10 soldiers feared dead in Himalayan avalanche: Indian army

Indian Army personnel participating in Yoga Day celebrations at Siachen glacier.
Indian Army personnel participating in Yoga Day celebrations at Siachen glacier.PHOTO: IANS

SRINAGAR, India (AFP) - The Indian army said Thursday (Feb 4) there was little chance of finding alive any of the 10 soldiers buried in an avalanche at Siachen Glacier in the remote Himalayas, as the rescue effort continued.

The soldiers were on duty at an army post on a glacier at an altitude of 5,900m when it was hit by a massive avalanche early Wednesday (Feb 3).

Specialist army and air force teams searched for a second day at the site, near the de facto border with Pakistan.

"It is with deepest regrets that we have to state that chances of finding any survivors are now very remote," General D. S. Hooda of the army's Northern Command said in a statement.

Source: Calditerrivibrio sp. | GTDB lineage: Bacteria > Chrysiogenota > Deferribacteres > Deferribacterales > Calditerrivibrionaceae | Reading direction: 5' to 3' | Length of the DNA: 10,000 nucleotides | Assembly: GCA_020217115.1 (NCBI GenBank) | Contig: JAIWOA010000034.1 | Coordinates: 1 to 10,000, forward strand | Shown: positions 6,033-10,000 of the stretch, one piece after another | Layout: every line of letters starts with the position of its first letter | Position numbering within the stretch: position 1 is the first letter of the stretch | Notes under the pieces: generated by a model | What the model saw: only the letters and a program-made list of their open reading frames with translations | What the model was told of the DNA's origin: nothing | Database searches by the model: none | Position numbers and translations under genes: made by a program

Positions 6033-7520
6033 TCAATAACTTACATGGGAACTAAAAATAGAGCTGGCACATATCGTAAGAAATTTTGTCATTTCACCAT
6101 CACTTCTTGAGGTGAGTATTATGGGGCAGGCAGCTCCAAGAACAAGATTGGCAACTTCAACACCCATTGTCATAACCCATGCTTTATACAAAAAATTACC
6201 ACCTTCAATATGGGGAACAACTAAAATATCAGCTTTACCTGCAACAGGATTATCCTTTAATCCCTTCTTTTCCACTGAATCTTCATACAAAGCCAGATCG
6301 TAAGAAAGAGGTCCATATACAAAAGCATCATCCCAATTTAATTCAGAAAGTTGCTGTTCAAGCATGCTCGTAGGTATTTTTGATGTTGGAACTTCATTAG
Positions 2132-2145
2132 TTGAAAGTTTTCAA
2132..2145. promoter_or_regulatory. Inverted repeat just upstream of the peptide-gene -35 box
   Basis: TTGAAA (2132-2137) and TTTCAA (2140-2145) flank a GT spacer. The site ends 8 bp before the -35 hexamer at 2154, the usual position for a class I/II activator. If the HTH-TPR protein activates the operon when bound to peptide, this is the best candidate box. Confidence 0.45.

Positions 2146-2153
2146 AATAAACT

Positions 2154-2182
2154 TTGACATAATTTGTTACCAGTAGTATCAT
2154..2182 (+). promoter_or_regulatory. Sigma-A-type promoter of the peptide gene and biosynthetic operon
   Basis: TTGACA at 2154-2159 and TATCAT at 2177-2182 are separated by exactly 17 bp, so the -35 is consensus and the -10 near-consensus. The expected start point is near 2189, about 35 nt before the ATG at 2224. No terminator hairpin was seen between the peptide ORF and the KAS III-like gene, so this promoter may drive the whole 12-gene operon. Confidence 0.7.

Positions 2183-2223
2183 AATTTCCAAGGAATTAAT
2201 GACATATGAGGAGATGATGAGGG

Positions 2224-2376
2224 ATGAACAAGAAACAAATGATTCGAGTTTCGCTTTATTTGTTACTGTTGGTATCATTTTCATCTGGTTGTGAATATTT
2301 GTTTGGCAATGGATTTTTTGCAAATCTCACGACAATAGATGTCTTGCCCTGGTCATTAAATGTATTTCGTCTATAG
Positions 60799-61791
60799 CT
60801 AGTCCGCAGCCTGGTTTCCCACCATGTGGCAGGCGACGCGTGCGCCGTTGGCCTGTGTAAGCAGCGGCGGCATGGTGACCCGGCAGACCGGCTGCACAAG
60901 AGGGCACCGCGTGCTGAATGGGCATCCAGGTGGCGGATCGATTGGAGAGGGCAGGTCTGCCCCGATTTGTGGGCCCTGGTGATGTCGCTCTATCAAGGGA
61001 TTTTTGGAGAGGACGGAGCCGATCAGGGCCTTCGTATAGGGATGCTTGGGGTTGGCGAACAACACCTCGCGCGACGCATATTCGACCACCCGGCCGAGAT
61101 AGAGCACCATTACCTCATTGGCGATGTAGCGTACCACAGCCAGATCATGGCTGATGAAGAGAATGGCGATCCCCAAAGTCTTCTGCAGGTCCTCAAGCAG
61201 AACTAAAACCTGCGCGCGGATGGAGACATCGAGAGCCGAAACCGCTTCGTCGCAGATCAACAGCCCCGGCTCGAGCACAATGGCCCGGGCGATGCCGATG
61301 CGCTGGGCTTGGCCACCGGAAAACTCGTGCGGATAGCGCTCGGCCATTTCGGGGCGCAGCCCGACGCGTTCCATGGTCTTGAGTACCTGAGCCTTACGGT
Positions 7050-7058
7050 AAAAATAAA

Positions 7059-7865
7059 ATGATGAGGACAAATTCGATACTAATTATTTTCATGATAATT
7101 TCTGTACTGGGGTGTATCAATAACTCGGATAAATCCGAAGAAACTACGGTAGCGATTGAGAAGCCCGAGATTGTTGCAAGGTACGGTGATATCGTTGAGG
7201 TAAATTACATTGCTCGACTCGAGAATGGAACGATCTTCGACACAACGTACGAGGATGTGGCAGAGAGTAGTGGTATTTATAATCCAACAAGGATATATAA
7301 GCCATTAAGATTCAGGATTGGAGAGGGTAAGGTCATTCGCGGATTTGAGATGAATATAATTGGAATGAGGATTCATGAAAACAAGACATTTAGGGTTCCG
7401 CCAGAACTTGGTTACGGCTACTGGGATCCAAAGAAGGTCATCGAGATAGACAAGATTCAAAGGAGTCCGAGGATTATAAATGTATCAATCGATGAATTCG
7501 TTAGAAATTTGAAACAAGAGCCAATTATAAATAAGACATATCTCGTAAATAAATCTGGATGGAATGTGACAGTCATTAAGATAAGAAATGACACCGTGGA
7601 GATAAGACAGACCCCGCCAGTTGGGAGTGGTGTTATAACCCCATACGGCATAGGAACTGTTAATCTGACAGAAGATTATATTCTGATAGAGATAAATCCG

"Rescue teams are braving adverse weather and effects of rarified atmosphere to locate and rescue survivors," the statement added.

"It is a tragic event and we salute the soldiers who braved all challenges to guard our frontiers and made the ultimate sacrifice in the line of duty."

Special equipment has been flown in to Leh, the main city in the high-altitude region known as Ladakh, to assist the rescue efforts, the statement said.

Indian troops patrol the Siachen Glacier, dubbed the world's highest battlefield, in the Kashmir region, which is disputed between India and Pakistan.

Avalanches and landslides are common in the area during winter and temperatures can drop as low as minus 60 deg C.

In January, four soldiers were killed by an avalanche, while last year another four died when their vehicle was buried under an avalanche near Leh.

An estimated 8,000 troops have died on the glacier since 1984, almost all of them from avalanches, landslides, frostbite, altitude sickness or heart failure rather than combat.

Nuclear-armed rivals India and Pakistan fought over Siachen in 1987. But guns on the glacier have largely fallen silent since a peace process began in 2004.